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Papua New Guinea

Who the PM blames for such horrific violence

It’s no breaking news that the law and order situation in Papua New Guinea – even in its capital – is spiralling out of control.

What is surprising however, is that Prime Minister James Marape, despite ignoring the problem over a long time period, has taken no responsibility, but instead has placed the blame firmly on the shoulders of the country’s police commissioner David Manning.

Mr Marape has used parliament to call out Mr Manning and demand he do what he was appointed to do and not await instructions from the Government.

The out of control law and order situation was demonstrated by the recently held elections in July. People showed no respect for law and order as many were killed, properties were destroyed and many Papua New Guineans displaced from their homes.

The situation is not centralised to any one location but spread through PNG sparing no one, not even women and children. The nation’s capital has not been exempted as daring robberies and ethnic clashes continue to happen on a daily basis.

Commissioner David Manning (left) with the newly appointed Internal Security Minister Peter Tsiamalili Jnr (right). Picture Royal PNG Constabulary
Commissioner David Manning (L) with the newly appointed Internal Security Minister Peter Tsiamalili Jnr (R). Picture: Royal PNG Constabulary

Mr Marape said the government has enacted appropriate legislation and appointed Mr Manning to lead the enforcement agency.

“Yes, it is our responsibility to equip police with resources, but the police commissioner (Manning) must step up and do his job,” he said in parliament.

“We don’t need to be calling (him) to address law and order issues. It is his job, his day job, his night job. He should be doing his job, and addressing these law and order issues and making arrests.”

Mr Marape was responding to a question raised by the Deputy Opposition Leader Douglas Tomuriesa as to why no arrests were made as ethnic clashes were ongoing in Port Moresby.

“Port Moresby is no longer safe. Citizens are murdered, mothers are robbed on the streets,” Mr Tomurisea told the parliament.

“Last week, we saw cars loaded with an ethnic group, armed, and going to Porebada to fight with the locals.”

Is the PNG police capable to handling the law and order situation in PNG. Picture Royal Police Constabulary
Is the PNG police capable of handling the law and order situation in PNG? Picture: Royal Police Constabulary

PNG is notorious for its high crime rates and subsequently dangerous travelling and living conditions. The major cities of Port Moresby, Mount Hagen and Lae, in particular, have become hotspots for many forms of violent, criminal behaviour including, but not limited to theft, carjacking, breaking and entering, domestic violence, sexual assault, and murder.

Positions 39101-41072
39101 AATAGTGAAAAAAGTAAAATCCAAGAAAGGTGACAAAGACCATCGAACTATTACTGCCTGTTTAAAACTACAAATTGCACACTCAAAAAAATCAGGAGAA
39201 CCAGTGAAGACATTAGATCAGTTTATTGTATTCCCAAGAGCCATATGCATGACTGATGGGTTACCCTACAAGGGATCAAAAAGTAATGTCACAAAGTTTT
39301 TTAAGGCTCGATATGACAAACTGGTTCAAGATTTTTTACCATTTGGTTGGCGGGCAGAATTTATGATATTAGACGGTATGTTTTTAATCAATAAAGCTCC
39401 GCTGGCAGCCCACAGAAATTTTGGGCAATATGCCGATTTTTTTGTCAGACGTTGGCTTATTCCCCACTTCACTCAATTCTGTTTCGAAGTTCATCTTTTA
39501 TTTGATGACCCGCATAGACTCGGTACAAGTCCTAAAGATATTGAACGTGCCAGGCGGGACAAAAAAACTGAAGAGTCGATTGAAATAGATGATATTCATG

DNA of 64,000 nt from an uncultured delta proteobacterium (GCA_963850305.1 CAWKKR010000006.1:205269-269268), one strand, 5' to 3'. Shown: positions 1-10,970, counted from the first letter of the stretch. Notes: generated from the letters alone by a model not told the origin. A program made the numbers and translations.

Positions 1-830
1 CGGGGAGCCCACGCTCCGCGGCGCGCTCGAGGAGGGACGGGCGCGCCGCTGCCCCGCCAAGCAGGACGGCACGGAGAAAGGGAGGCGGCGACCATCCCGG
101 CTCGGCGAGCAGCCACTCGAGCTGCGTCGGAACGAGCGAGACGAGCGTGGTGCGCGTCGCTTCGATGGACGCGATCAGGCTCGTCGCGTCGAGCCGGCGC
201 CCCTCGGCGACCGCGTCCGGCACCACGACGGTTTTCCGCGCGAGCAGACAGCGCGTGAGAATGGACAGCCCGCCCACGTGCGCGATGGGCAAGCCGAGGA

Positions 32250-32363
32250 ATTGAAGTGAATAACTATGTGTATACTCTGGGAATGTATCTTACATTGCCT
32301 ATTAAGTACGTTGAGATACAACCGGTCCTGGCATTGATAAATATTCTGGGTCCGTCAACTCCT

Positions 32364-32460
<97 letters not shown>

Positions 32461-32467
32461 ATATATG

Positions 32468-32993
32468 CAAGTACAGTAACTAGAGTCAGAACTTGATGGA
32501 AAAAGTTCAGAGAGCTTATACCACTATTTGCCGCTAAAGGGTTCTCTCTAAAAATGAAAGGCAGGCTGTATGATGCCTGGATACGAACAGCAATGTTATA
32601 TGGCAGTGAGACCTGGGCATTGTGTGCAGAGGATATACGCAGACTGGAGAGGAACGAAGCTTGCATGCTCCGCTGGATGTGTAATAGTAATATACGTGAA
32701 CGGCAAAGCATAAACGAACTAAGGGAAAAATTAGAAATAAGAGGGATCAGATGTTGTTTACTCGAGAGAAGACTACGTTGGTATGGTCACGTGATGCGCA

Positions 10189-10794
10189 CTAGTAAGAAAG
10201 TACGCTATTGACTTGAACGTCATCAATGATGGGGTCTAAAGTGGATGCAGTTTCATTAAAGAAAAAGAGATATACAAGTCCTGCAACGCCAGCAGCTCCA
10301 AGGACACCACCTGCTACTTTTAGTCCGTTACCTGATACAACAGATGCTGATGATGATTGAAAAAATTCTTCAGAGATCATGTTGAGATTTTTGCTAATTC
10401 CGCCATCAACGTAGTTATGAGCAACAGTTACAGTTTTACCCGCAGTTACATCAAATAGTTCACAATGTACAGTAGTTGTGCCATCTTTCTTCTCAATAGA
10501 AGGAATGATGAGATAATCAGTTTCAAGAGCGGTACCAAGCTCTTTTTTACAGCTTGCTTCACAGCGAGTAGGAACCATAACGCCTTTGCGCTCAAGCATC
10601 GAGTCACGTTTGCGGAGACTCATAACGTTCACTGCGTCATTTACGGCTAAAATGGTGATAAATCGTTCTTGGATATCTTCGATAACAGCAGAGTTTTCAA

Manpower and resources are a major worry for the PNG police. There are not enough numbers in the police who also don’t have the tools to take on gangs and tribes no longer wielding spears and bow and arrows as primary weapons, but automatic weapons.

Mr Marape said the police and correctional services had been merged under the Internal Security Ministry for that reason.

“We are also starting recruitment to increase police manpower to 10,000, and we will be restructuring the police force,” he said.

The population of PNG is estimated at a little over nine million, with this the ratio of a police officer to a civilian is one to 9,000.

Police caught in the middle of a gunfight in Mnedi. Picture Royal PNG Constabulary
Police caught in the middle of a gunfight in Mendi. Picture: Royal PNG Constabulary

Animosity between local tribes and clans is also responsible for the presence of crime occurring as a result of civil unrest. Port Moresby and Lae, as well as the Southern Highlands Province, are common areas in Papua New Guinea for tensions between ethnic groups.

Organised crime is also widespread throughout PNG and these gangs are not only involved in violence but play a significant role in non-violent or organised crime.

PNG acts as a large domestic market for high-quality marijuana, as well as an international thoroughfare for numerous other illicit drugs.

The central location of Papua New Guinea in the Pacific serves as a common ground between Indonesia and Australia. Although drug trafficking in this sense is not directly regarding violence, it is often a catalyst of feuds between cultural groups.

While drug trafficking is considered the foundation of organised crime, money laundering and cybercrime still occur. Corruption is rampant throughout PNG.

In the Corruption Perception Index undertaken by Transparency International, PNG scored 28 out of 100, classifying the country as “highly corrupt”.

Mr Manning has been approached for a comment to explain how best the police can deal with the law and order situation, however he is yet to respond.

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